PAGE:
Monday, September 07, 2009

All In, Indeed

A conservative with a sharp sense of satire and a consummate grasp of snark: who knew such a creature existed? I surely didn't, but this glaring hole in my education was rectified this morning after reading Professor Andrew J Bacevich's op-ed piece in today's Los Angeles Times. Professor Bacevich (Boston University) is a self-described "conservative Catholic", a graduate of West Point, and the author of several books and many opinion pieces. Make no mistake, the man is a conservative, but not the kind of conservative we are being treated to this summer. He opposed the war in Iraq even before the tragic death of his son there. He has made it clear that militarism is not ever an appropriate form of foreign policy. In this essay, he takes on President Obama's direction of the war in Afghanistan and what he must do.

The military, after hearing Candidate Obama promise to make Afghanistan a winnable war, have made Afghanistan a priority. President Obama is now receiving plenty of advice on what it would take to "win" without ever defining just what "victory" would consist of (sound familiar?). Military leaders want more boots on the ground, but, as far as I can tell, have not yet presented a viable strategy with an end point.

Meanwhile, members of Congress, including Democrats, are not so certain another prolonged war can be sustained. The American public has also made it clear that it is war-weary as well. So, what does President Obama have to do in light of his campaign rhetoric?

Professor Bacevich suggests two possibilities, and it is the first one that really knocked my socks off in its sheer brilliance:

So the president faces a real challenge if he intends to make the case for starting from scratch in Afghanistan. To persuade the American people to buy in, he will have to reassure them on five points:

* Afghanistan constitutes a vital national security interest -- victory in this primitive, impoverished, landlocked and distant country will contribute materially to driving a stake through the heart of violent jihadism.

* Armed nation-building -- securing the Afghan population, developing the economy, building legitimate institutions, eliminating corruption and drug trafficking -- provides the most realistic and effective way to satisfy those interests.

* The failure of past efforts by other great powers to impose their will on Afghanistan is beside the point -- history has no relevant lessons to teach.

* The United States possesses the money, troops, expertise and will to get the job done -- notwithstanding the recession, the mushrooming deficit, the diminishing enthusiasm of our allies, the stress and strain already endured by U.S. forces and the uneven performance of government agencies in the analogous U.S. effort to "fix" Iraq.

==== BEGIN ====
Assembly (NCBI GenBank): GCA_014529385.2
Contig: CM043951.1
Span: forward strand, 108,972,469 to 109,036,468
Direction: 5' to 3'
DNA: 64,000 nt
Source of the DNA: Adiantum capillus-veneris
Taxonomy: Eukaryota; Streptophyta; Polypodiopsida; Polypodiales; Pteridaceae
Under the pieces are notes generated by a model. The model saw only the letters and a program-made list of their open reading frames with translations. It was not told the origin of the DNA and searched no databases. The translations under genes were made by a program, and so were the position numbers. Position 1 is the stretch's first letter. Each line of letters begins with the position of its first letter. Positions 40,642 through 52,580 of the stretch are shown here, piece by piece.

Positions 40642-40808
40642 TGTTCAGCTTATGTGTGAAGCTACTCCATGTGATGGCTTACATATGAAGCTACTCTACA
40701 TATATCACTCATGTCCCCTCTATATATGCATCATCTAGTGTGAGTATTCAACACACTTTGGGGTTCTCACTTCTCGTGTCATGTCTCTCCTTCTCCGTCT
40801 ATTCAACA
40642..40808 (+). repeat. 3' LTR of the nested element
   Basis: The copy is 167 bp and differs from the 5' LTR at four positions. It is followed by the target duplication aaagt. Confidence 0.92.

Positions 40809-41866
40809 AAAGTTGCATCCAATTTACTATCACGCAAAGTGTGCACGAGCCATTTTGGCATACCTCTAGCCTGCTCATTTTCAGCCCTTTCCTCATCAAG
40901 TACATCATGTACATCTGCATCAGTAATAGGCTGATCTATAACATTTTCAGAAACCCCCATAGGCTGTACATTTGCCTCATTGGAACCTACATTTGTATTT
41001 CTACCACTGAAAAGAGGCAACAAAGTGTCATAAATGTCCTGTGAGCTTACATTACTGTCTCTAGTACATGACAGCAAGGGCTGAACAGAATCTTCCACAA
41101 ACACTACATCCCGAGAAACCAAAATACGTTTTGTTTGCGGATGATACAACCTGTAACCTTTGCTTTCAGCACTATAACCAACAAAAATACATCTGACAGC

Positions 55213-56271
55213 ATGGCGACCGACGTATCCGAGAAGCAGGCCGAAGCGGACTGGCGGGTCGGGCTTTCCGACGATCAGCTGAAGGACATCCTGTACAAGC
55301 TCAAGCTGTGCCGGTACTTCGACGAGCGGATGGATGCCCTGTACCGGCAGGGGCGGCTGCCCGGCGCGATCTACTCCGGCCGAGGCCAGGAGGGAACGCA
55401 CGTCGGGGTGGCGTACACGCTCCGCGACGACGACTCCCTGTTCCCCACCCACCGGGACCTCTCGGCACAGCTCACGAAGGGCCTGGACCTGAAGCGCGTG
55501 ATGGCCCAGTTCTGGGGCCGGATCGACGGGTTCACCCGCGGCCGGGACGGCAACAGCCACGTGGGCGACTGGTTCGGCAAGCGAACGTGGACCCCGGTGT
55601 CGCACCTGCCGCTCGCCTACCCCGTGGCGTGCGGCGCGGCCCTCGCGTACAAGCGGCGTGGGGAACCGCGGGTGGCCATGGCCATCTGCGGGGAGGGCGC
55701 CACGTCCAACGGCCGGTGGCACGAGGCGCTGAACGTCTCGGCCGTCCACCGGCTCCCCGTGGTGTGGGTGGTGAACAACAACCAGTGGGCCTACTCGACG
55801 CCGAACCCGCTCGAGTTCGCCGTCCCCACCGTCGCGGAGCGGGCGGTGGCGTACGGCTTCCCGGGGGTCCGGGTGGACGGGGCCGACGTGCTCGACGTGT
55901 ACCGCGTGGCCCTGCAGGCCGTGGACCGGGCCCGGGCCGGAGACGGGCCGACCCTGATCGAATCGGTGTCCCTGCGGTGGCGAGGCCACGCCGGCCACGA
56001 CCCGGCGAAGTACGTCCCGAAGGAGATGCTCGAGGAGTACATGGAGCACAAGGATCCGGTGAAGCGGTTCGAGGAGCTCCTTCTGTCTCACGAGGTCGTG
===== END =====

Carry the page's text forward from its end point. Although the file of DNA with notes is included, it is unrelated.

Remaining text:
* No other priorities, foreign or domestic, exist that outrank Afghanistan and should have first call on the resources that years of additional war will consume -- several hundred billion dollars and several hundred additional American lives by a conservative estimate.

Or...he can behave as a leader should: recast the terms of the debate and demand reasonable alternatives from his advisers, military and civilian:

As difficult as it is to do so at a time when war has become a seemingly perpetual condition, when it comes to Afghanistan, the really urgent need is to recast the debate. Official Washington obsesses over the question: How do we win? Yet perhaps a different question merits presidential consideration: What alternatives other than open-ended war might enable the United States to achieve its limited interests in Afghanistan?

At this pivotal moment in his presidency, if Obama is going to demonstrate his ability to lead, he will direct his subordinates to identify those alternatives.

Exactly so. Mr. Bacevich, you and I may disagree on any number of issues, but on this one we agree. Nicely done. And thank you.

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Anonymous larry, dfh said...

Bacevich is naive. I'm sorry, truly, about his child. But then again, imho you have to be pretty naive to allow your child to go to a war zone unless they were all green-zoned up like joe biden's kid. As a Korean War vet told me in a bar, "When the U.S. gov't says their behind you, they are, They're WAY behind you!"
It's the poppies that are in the (c.i.a.'s) nation's interest. And they don't want to share them, they want them all for themselves. And the hasheesh. Of all the promises that obama could have broken, one of the few that he hasn't has been the Afghan war. I guess the same people who caused him to break his transparency, rule of law, and anti-torture promises are the same ones who don't want him to break his Afghan war promise.

11:28 PM  

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